The illustration above shows the color gamut of the seven inch Samsung Galaxy Tab 2, compared to sRGB. This gamut looks quite familiar to anyone who has analyzed the gamut of laptop computers and tablets over the last few years. It can best be described as “small and twisted.” This refers to the fact that the corners of its gamut triangle are not as far from the center of the triangle as the sRGB corners (called primaries), and as well as the fact that the corners are not aligned with the sRGB primaries. The result of this is that colors tend to be the wrong hue when viewed on such as device, and that colors on the device will be undersaturated as well.
Many laptops have similarly small and twisted gamuts. Apple MacBooks had such a gamut until the quite recently. And iPads had such a gamut as well, in the first and second generation iPads. However the iPad 3 moved to a gamut very close to sRGB; as did the Retina display MacBook Pro (see assorted articles on this blog describing these devices).
Gamuts don’t always increase over time: the most recent pre-Retina MacBooks had a gamut somewhat larger than sRGB; normalizing the Retina MBP gamut actually involved reducing the gamut. Similarly the gamut of the first Samsung Galaxy Tab was a bit larger than the gamut of the v2 device, though still sub-sRGB, and still twisted.
The illustration below shows the gamut of the iPad 1 or 2 (they contained the same screen and had the same gamut), which careful comparison will show to be a bit larger than the Galaxy Tab 2, as well as less twisted. But the iPad 3 screen is more interesting, being nearly a perfect sRGB gamut size.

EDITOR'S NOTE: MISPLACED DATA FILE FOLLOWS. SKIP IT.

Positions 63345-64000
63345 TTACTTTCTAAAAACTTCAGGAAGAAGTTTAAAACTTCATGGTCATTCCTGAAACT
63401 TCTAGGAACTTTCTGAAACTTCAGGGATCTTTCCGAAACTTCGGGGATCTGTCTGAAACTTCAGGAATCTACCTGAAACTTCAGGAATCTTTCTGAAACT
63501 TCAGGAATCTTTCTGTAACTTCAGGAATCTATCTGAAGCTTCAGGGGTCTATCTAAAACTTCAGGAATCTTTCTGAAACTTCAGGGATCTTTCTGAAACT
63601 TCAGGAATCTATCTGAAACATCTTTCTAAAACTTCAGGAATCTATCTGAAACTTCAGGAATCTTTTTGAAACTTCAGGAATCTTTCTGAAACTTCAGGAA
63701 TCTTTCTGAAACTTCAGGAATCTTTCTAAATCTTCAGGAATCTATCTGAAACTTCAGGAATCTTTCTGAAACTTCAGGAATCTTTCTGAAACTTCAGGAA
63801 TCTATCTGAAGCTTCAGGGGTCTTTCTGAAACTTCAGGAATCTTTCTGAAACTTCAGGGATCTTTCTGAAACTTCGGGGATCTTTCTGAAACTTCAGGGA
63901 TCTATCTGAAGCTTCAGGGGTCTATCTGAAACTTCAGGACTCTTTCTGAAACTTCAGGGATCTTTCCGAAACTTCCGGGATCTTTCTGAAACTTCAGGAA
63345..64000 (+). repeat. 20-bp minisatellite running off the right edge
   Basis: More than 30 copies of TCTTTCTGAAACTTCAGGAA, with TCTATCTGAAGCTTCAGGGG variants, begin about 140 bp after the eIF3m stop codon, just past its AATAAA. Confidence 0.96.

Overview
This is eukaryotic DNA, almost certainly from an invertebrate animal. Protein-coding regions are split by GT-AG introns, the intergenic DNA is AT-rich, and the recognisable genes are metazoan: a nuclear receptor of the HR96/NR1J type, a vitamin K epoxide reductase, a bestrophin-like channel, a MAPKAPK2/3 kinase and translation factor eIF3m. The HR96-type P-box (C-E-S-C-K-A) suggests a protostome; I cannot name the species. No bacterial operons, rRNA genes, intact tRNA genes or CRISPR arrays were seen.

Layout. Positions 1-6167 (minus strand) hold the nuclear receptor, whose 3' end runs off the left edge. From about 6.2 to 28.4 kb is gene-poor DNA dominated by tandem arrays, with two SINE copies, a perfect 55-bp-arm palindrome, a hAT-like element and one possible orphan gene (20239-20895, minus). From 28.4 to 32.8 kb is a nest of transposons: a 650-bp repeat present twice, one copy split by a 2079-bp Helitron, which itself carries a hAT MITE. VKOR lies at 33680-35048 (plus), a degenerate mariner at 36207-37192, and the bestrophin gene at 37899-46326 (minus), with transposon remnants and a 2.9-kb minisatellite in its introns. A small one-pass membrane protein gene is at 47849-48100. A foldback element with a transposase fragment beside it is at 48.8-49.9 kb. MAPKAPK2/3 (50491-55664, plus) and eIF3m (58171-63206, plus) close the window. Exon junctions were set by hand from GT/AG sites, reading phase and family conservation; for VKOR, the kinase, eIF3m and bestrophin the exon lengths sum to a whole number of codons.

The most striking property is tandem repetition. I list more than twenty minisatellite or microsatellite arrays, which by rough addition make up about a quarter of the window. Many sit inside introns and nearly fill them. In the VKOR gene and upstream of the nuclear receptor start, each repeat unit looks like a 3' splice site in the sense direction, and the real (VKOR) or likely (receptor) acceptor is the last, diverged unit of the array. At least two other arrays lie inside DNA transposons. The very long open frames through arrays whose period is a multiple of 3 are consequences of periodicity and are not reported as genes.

There are multiple advantages to a gamut closely replicating sRGB. It means that even non-color managed applications will show sRGB images correctly, including most web images, where sRGB is the standard, and much video, where the color definitions are similar to sRGB. It also means that variation between various devices, such as your iPad 3, and your MacBook Pro, will be minimized as well.
So while Android tablets may be making progress in some areas, its clear that the color gamut of even the flagship devices is not yet up to the standards of the latest iPads. The next tablet of interest to measure will be the Google Nexus; and following that, the Microsoft Surface tablet. When these devices become available, I will attempt to publish articles covering them. The varying, sub-sRGB gamuts of Android tablets means that calibration of these devices will be required to produce consistent and accurate color on them. Datacolor plans to produce an Android version of SpyderGallery, which would help considerably with this issue.